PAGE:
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Think about how people use health care based on their needs. A person with a chronic disease may need to see a doctor or specialist often. Others may have occasional injuries or infections. Treatment of disease and injury is considered medical care.
Proper diet, exercise and healthy lifestyle can all help avoid certain health problems. Preventive care does the same thing. Preventive screenings can help catch problems early, sometimes before you notice symptoms.
Yearly preventive exams include:
Even if you feel healthy, once a year you should get a preventive checkup from your doctor. Preventive care may help you avoid some health problems, or find health problems early, when your chances for treatment and cure are better.
A preventive checkup is worth your time and effort because:
Our qualified health plans cover most preventive health care services with no out-of-pocket costs when you go to your primary care provider or medical group (for HMOs) or a doctor or medical center in your plan’s network (non-HMO plans). You pay no copay or coinsurance even if you haven’t met your deductible.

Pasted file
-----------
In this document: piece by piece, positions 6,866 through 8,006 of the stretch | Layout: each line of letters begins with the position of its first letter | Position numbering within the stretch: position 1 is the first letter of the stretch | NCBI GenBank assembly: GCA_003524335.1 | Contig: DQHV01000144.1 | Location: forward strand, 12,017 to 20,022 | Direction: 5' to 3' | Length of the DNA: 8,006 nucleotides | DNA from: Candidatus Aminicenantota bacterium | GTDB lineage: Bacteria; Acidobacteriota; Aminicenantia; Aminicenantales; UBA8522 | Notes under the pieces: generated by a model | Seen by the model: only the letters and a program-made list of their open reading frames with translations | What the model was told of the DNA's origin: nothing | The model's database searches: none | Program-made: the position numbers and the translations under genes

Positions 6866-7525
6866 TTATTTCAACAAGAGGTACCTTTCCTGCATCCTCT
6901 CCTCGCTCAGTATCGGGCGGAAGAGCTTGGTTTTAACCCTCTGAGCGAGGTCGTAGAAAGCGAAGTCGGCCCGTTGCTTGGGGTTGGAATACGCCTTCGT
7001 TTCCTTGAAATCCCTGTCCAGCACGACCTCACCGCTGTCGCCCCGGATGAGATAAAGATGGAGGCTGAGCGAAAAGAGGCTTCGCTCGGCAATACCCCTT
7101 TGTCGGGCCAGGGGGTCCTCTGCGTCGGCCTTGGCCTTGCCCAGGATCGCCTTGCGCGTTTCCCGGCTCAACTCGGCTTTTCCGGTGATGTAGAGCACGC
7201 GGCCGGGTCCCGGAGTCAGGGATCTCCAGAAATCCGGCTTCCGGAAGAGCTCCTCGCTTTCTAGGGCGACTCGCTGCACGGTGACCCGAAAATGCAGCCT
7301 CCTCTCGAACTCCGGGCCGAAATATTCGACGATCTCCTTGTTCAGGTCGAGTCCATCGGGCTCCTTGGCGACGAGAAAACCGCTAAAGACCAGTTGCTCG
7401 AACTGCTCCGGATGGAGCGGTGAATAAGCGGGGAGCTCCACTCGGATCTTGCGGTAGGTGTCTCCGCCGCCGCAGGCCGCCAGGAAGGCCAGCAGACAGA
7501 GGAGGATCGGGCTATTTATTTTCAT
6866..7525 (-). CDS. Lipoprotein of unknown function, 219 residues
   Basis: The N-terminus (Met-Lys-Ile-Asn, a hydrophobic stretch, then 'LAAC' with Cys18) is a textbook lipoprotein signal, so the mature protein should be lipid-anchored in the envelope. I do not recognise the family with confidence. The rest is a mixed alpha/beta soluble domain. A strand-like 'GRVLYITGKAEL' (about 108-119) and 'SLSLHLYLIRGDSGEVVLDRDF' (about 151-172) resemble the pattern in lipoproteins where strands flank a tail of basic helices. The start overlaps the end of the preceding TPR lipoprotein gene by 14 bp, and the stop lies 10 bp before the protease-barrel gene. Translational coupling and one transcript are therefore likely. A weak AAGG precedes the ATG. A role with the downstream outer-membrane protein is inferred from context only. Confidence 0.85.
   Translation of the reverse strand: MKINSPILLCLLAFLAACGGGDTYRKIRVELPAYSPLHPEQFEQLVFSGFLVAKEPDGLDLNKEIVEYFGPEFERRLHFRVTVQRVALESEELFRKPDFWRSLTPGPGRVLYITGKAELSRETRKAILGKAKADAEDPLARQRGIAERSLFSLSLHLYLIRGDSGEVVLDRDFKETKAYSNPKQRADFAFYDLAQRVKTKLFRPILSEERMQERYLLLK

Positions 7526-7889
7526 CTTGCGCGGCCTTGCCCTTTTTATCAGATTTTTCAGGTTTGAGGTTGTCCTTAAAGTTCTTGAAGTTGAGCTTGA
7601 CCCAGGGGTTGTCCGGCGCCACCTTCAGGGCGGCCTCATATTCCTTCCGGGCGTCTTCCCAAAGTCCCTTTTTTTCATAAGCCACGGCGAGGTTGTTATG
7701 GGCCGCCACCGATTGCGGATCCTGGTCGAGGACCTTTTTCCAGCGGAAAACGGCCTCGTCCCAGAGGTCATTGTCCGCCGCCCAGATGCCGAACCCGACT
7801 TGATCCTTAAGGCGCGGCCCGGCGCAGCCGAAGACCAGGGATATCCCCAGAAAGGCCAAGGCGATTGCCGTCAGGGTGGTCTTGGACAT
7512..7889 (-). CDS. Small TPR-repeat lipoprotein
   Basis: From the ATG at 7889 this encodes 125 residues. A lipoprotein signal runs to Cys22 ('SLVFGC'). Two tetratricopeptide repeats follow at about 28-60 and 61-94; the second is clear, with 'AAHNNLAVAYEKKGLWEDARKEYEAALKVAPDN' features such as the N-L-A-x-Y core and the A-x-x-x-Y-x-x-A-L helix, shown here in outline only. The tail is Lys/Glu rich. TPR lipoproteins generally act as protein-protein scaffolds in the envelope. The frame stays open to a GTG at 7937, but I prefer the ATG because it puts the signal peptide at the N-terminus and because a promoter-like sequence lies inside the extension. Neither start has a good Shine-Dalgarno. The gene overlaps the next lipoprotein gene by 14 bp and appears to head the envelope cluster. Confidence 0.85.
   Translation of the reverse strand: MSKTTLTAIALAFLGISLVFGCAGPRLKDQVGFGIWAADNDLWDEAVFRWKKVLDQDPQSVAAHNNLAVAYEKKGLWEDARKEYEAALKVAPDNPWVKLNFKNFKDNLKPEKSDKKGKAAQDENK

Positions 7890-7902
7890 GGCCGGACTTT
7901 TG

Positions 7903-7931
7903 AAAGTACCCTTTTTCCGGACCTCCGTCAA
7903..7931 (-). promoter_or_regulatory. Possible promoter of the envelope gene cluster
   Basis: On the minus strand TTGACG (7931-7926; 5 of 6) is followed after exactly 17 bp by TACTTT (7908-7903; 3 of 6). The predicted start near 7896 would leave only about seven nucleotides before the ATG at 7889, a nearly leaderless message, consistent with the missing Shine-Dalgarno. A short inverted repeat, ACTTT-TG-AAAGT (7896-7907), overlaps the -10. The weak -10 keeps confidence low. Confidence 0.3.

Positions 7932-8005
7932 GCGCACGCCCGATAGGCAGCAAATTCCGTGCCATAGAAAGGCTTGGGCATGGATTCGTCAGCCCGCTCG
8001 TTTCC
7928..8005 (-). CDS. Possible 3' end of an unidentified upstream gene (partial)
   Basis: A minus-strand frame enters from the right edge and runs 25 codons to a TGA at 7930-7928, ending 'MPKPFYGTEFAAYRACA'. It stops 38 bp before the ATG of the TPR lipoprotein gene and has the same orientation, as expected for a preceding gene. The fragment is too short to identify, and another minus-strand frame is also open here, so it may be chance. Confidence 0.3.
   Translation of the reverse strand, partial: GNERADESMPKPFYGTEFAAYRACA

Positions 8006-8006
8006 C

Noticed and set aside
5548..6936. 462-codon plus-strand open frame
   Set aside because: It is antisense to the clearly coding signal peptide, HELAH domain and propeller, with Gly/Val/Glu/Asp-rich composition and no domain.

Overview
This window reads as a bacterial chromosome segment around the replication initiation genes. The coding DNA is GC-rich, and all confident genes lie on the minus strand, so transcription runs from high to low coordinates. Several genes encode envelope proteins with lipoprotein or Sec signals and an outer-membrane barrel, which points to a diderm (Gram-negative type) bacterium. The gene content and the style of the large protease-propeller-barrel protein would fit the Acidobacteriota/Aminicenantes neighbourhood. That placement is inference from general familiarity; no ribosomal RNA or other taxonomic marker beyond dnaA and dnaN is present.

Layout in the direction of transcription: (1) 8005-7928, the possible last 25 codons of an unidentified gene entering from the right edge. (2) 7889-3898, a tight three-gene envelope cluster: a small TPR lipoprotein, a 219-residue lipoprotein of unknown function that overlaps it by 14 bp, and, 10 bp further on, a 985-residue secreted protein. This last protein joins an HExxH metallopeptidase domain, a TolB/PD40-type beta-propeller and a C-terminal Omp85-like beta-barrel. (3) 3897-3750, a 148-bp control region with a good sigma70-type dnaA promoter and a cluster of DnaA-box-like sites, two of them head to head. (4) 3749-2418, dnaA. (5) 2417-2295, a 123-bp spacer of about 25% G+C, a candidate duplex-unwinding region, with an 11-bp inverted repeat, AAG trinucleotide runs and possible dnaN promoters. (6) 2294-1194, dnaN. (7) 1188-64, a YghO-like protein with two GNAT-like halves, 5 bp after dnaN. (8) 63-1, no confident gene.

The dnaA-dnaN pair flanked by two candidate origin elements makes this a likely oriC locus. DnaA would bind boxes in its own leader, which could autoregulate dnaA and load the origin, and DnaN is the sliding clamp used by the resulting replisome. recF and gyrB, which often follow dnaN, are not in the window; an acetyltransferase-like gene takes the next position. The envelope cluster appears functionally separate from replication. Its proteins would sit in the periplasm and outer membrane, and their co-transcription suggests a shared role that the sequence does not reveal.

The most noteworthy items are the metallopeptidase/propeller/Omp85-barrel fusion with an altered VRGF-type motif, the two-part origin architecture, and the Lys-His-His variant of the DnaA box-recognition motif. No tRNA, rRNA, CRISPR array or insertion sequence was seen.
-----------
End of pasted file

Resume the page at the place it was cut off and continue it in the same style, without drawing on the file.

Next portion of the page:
You can find complete details of the preventive services your plan covers in your benefit book. To make sure a doctor or clinic is in your plan’s network, use our Provider Finder® tool. Log in to Blue Access for MembersSM and click on the Find a Doctor or Hospital tab to access Provider Finder.
There are both “screening” and “diagnostic” versions of many tests, such as mammograms and colonoscopies. A screening version is considered preventive care. Preventive screenings are usually ordered at certain ages and at regular intervals when there is no reason to suspect a problem.
If a person has symptoms or anything looks unusual on a screening test, they may need a diagnostic test, which is considered medical care. Diagnostic tests take a closer look to see if disease is present.
The technology for diagnostic and medical tests may be similar. But where and when you take them and who reads the results are different.
To avoid unnecessary or unplanned out-of-pocket costs, find out which kind of test you are getting before you make your appointment and again before the test starts. There’s no need to pay for diagnostic testing if all you need is a screening test.
Originally published December 30, 2019
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